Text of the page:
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Web hosting providers should shut down there servers from doing a recursive look-up.  It will hurting your DNS timing.  The servers are wide open to DDoS attacks and those can happen REALLY fast no matter how much monitoring you do.  I've been involved with a few of these DDoS attacks and it is not pretty.  The entire server will be shut down within minutes.  Also, this causes DNS timing issues and slows down your site even if you don't notice.  Since we are only talking milliseconds it is hard for us humans to see.  

If you were to take a look at major hosting providers such as Hostway, GoDaddy and Network Solutions you will notice that they all have closed the servers to recursive look ups.  Yes, these companies are very large hosting providers with deep pockets.  Velocity (our host company) is small in comparison. We have made sure to close off our servers due to the danger of the attacks and spammers.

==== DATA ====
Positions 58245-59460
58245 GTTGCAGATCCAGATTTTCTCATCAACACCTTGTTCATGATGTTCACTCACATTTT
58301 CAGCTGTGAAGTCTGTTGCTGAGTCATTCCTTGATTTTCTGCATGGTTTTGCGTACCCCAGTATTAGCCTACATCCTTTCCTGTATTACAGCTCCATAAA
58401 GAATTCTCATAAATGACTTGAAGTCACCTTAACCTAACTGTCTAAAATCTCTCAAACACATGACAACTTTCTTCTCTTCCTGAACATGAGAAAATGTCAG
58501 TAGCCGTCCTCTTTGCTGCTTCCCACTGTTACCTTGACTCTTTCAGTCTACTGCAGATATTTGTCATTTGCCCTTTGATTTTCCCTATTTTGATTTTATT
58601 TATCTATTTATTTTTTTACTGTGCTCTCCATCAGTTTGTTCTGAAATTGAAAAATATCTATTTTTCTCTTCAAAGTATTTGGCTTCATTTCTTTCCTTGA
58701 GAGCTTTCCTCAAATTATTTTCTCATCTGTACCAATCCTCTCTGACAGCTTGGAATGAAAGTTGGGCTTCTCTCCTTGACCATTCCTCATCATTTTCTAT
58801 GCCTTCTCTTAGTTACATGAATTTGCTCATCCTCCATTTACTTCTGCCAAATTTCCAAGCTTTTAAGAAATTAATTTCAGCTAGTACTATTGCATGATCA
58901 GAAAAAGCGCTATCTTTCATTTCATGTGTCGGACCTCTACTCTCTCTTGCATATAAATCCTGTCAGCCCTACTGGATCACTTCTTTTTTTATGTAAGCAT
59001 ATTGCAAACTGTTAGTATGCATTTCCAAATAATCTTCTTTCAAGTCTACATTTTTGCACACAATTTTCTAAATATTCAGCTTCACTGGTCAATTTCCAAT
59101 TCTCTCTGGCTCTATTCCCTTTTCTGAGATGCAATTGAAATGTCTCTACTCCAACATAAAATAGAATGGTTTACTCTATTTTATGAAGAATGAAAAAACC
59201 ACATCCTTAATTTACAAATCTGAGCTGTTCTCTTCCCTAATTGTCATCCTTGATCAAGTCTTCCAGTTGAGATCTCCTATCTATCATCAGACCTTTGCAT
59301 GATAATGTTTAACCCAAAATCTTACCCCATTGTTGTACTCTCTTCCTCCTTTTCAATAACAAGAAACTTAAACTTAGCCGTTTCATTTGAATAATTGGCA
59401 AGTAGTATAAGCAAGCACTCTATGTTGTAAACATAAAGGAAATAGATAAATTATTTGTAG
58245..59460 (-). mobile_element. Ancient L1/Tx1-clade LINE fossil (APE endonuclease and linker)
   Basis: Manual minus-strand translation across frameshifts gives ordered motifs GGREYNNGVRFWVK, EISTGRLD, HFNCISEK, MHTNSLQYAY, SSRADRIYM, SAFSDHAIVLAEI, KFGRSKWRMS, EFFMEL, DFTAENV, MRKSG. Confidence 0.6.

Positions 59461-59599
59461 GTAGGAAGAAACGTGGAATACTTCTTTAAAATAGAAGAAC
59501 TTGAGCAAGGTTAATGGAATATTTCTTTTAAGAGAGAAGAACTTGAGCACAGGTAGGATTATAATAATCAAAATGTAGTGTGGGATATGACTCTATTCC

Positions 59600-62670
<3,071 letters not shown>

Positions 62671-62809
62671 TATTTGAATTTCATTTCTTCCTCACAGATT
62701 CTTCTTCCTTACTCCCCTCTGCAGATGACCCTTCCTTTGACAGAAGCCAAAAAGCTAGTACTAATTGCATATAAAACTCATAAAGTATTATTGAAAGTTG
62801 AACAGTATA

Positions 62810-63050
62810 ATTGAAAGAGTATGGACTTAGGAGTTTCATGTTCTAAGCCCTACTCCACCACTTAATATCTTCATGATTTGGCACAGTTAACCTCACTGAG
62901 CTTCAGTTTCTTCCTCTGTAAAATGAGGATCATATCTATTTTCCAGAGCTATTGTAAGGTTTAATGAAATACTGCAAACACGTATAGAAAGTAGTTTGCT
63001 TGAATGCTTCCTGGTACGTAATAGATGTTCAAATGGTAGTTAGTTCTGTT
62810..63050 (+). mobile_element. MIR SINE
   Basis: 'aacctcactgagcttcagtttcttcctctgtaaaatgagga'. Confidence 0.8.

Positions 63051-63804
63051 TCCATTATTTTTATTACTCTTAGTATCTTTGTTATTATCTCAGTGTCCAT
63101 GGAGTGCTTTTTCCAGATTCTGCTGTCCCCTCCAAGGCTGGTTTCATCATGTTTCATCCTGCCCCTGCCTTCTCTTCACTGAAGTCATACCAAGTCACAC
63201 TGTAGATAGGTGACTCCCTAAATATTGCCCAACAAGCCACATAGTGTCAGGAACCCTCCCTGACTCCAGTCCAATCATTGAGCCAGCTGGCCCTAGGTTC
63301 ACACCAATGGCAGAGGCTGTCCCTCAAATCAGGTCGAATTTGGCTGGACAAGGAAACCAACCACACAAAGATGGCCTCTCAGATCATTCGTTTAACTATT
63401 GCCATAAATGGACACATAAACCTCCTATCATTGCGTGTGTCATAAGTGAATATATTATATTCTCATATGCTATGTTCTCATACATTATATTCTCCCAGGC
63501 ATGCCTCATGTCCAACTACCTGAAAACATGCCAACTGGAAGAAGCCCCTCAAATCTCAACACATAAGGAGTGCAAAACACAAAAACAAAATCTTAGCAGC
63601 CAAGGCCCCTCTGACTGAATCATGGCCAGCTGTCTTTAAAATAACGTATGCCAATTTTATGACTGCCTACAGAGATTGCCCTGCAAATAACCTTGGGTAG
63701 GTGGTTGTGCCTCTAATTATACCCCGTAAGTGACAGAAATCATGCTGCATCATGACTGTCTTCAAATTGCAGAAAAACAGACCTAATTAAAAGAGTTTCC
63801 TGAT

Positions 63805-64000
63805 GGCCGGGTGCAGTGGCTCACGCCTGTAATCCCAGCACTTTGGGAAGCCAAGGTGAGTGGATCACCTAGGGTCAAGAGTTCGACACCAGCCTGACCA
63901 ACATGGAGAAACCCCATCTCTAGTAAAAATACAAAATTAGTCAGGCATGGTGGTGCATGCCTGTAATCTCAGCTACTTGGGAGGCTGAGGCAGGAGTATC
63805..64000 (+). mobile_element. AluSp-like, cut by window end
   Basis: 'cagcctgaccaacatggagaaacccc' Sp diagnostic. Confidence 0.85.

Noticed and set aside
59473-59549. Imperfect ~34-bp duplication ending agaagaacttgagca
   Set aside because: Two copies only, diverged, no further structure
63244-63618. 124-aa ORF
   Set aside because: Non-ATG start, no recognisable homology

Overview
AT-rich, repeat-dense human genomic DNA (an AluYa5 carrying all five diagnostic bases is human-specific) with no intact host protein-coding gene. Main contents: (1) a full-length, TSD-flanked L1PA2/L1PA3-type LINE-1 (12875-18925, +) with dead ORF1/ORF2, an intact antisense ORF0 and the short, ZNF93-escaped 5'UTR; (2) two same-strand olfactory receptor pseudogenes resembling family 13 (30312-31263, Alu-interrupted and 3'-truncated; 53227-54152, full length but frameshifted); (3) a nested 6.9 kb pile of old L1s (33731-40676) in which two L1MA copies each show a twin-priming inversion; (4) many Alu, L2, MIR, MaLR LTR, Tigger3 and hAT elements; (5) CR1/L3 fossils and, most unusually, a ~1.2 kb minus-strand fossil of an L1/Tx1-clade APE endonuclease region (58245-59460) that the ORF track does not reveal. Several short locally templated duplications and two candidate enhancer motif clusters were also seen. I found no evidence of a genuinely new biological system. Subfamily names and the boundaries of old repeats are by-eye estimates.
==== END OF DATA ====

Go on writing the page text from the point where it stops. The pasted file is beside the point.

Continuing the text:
Our partner company is SEO firm we have discovered the cleaner the DNS the better for an optimized website.  Google does look at DNS as well as your IP address. who I look to as a resource for DNS knowledge is giving the below example websites "A" record and "MX" a score of B- (see link below).  The penalty is because of the Open DNS servers.   

This is for the A (www) record -  

This is for your MX (mail) record -  

You also should have an SPF record in your DNS.  This would take minutes to set up at the DNS level.  SPF is another tool that shows your domain is legit when emails are being sent from you to your clients.  Some of the large ISPs will reject mail that do not have an SPF record in place.  Even though this isn't a required practice it has been looked at as a good spam fighting step since 10/1/2004.   

Another recent change that Google is putting into its algorithm is the use of gzip compression on a website.  This will shrink your file size from the server to the end client.  Google is wanting to compress file size to save on bandwidth and server use at its datacenters.  This will be heavily weighted when they are indexing sites in the near future.  Currently your site is not gzip compressed.  You should see if your web server that hosts the website files do allow gzip compression.  Most servers running Apache 2 have it pre-installed.  If installed and we were to do some SEO work on your site we could recommend the compression. 

Author - Sam O'Clair